"Biggest Loser" fans might recognize someone in this picture:
Folks who like TED Talks might enjoy hearing from someone in this picture:
Here's her page over at TED Talks. Well worth watching, only 20 minutes each:
(Look closely at her legs. Now go watch the talks.)
People might remember someone in this picture from the recent Summer Olympics:
Here is a more recent photo:
The real reason I wanted to share this, however, is because these pictures underscore to me a few things:
1) Bodies come in all kinds of shapes and sizes
2) To me a body built to DO things is attractive
3) Depending on your selected nutrition and fitness regime you can reshape your body
Until I started spinning regularly I always was a pear shape. To the extent that sometimes I had to buy shirts and pants in different sizes. Not anymore. Between the weight lifting building my upper body and the high intensity cycling trimming my hips, I am more of a rectangle or even a sort of trapezoid.
Here's the thing. YOU get to decide what you want to look like. Who CARES what anyone else thinks, really? It's YOUR BODY. And it's fun to make it strong so it can do fun things.
Monday, April 04, 2011
It's KILLING me not to be able to boat or snowboard.
Despite that, (or maybe because of it) I've been able to focus on the eating and as a result I'm back under 170 now (in actual pounds - Physicsdiet's average lags behind). 10 more pounds and I'm gonna treat myself to a BRAND NEW BOAT.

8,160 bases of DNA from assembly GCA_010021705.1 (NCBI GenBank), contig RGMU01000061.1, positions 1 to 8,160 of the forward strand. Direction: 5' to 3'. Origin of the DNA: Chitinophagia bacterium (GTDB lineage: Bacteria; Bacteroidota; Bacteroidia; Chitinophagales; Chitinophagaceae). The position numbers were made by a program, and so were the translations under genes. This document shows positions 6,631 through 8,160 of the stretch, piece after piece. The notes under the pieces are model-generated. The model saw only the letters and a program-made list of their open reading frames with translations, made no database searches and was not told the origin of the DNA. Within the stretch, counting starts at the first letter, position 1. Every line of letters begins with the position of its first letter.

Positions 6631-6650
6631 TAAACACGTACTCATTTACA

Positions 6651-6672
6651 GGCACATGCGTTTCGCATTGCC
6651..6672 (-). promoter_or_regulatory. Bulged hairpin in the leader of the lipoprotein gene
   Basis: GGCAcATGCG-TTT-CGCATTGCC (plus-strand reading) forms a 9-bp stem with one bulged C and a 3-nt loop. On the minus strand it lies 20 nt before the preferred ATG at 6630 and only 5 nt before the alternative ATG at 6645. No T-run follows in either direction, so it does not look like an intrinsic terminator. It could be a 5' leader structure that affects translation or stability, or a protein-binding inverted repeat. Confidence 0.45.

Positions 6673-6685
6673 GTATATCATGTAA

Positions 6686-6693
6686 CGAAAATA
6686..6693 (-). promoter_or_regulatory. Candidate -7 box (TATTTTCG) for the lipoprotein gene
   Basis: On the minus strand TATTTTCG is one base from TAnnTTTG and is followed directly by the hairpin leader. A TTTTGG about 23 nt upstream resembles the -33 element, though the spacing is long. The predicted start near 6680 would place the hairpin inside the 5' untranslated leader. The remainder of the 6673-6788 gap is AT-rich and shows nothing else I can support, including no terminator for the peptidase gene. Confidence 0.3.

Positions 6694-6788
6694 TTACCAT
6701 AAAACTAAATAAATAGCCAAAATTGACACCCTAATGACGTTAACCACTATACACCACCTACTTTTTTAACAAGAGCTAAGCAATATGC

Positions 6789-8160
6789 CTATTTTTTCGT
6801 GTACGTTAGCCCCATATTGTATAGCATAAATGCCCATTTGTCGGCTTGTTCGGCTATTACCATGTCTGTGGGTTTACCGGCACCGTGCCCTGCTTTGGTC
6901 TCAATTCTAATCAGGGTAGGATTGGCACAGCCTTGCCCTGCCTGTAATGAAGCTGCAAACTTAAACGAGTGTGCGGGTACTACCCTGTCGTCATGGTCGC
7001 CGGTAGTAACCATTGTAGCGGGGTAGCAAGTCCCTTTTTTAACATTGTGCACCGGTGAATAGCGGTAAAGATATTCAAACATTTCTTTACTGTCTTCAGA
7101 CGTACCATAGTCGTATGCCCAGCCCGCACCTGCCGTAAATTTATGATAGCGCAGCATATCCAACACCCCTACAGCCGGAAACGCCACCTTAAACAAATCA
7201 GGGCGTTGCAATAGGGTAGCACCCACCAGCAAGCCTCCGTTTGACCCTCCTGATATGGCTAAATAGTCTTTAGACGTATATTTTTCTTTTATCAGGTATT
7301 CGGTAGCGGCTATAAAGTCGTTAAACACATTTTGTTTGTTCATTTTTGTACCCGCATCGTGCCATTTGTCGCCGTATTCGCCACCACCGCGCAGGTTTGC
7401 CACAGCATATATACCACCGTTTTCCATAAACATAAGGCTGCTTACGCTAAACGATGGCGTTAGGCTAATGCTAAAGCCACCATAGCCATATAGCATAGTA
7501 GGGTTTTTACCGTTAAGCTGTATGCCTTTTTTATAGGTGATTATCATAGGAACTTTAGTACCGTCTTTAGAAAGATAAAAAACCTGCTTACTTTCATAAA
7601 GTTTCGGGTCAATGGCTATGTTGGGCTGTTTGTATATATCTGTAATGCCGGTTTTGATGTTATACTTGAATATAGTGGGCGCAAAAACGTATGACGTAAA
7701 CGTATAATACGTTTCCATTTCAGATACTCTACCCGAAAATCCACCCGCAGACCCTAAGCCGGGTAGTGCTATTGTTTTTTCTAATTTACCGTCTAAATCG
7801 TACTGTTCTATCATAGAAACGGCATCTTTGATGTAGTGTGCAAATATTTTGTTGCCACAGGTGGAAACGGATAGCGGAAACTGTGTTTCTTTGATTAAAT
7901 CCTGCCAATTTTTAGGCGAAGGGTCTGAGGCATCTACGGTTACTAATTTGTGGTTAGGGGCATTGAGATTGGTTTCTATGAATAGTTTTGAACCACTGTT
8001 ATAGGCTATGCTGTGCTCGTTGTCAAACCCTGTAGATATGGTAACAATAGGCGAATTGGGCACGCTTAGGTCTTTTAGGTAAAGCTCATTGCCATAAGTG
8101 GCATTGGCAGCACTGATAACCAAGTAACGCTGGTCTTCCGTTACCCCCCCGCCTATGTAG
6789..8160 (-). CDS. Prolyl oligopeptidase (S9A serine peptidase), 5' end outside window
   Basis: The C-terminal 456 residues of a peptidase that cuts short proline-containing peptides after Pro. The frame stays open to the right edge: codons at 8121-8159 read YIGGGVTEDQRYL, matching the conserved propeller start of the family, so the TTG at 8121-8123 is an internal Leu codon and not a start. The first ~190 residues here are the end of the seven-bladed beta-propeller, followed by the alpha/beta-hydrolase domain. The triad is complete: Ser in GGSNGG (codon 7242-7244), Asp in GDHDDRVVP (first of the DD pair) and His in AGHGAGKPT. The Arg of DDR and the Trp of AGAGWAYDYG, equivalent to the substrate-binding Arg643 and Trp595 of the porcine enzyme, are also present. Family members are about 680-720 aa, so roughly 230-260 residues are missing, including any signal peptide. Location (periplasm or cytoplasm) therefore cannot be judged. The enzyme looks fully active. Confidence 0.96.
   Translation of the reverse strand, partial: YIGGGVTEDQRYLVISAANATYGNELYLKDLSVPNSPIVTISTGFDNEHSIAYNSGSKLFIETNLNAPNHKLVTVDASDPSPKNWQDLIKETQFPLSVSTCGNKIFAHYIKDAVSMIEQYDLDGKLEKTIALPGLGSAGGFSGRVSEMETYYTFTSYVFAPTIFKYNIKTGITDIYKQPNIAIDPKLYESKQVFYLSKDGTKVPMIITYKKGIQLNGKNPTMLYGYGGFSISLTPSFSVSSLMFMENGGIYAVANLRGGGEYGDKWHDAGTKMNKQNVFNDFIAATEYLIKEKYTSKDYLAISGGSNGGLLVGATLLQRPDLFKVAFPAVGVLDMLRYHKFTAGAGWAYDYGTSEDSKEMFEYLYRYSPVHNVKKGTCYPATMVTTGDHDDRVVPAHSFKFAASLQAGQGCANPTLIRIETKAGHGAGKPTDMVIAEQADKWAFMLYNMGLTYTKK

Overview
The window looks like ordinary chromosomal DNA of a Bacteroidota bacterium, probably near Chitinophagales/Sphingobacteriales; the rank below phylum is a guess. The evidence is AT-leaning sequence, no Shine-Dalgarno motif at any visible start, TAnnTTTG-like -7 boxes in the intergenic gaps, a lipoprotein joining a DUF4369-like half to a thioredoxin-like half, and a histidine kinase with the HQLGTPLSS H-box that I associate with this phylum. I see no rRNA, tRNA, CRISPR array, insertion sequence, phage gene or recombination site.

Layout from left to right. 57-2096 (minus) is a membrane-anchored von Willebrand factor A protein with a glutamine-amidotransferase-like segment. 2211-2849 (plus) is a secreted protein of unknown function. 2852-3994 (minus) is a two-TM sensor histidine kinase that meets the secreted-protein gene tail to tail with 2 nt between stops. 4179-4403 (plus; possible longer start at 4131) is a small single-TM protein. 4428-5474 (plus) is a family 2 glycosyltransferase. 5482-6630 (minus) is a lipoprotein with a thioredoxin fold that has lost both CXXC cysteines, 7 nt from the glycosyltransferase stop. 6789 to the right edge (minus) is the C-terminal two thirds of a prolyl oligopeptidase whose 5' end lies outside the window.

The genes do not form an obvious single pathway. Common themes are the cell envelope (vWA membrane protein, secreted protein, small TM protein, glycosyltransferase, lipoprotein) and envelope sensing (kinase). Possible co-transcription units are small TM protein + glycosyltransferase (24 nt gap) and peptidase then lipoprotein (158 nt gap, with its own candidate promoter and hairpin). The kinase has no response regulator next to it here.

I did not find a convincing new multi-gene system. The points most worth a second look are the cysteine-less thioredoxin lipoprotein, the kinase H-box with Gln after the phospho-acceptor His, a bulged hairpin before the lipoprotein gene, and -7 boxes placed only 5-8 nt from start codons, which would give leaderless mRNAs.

I suspect it'll be one of these
or one of these
The Jackson comes in carbon (drool, drool) but that's really for actual competitors, not wannabe newbies. Anyway, I'm going to have to try them and see how they feel, because that's the ultimate test. Maybe here: www.mountainmanoutdoors.com/SpecialE
fault.aspx or here: www.zoaroutdoor.com/demofest.htm (although I hope to actually HAVE the new boat by then)
By the time I'm under 160 I'll have gotten rid of most of the junk in the trunk, and with my upper body and core strength I should be able to start learning how to throw loops, do cartwheels, and engage in other freestyle nonsense:
I've surfed that wave on the Ottawa in the second video. It's fun.
Had good luck with an ultralight kevlar recreational kayak as a reward back when I got the first 100 lbs off,
so I think this will probably work out pretty well. Heck, I paddled that boat so much the summer of 2009 that it was the reason I ended up taking a white water class - because I wanted to roll my rec boat and extend the season.
Kind of ironic that I ended up getting lured to the Dark Side. Now I only paddle flat water if there's no other option and I wouldn't be caught dead in a rec boat. LOL I have an 18-foot sea kayak for that!
Plus I've noticed that having an expensive drysuit ($900) has been excellent incentive to keep my weight down.
With the new boat I won't be able to fit in it or do any of those cool things if I don't stay under 160. So the ability to do the activity will be the reward for maintenance.
Get An Email Alert Each Time 4A-HEALTHY-BMI Posts